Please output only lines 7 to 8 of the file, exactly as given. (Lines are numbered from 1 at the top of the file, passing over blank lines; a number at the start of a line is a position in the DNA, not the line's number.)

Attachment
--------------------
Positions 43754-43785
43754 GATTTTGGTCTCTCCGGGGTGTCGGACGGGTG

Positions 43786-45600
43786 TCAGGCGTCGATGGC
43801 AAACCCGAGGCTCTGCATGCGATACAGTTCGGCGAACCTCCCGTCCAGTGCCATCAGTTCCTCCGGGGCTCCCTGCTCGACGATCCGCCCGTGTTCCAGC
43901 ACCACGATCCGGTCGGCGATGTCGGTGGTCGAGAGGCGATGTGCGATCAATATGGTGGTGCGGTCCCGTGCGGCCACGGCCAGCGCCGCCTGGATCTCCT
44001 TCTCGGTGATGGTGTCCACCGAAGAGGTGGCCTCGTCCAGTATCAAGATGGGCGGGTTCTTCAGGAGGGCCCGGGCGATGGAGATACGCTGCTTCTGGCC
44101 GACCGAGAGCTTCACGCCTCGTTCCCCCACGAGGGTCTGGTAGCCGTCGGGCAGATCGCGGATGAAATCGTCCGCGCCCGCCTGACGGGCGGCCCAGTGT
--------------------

44001 TCTCGGTGATGGTGTCCACCGAAGAGGTGGCCTCGTCCAGTATCAAGATGGGCGGGTTCTTCAGGAGGGCCCGGGCGATGGAGATACGCTGCTTCTGGCC
44101 GACCGAGAGCTTCACGCCTCGTTCCCCCACGAGGGTCTGGTAGCCGTCGGGCAGATCGCGGATGAAATCGTCCGCGCCCGCCTGACGGGCGGCCCAGTGT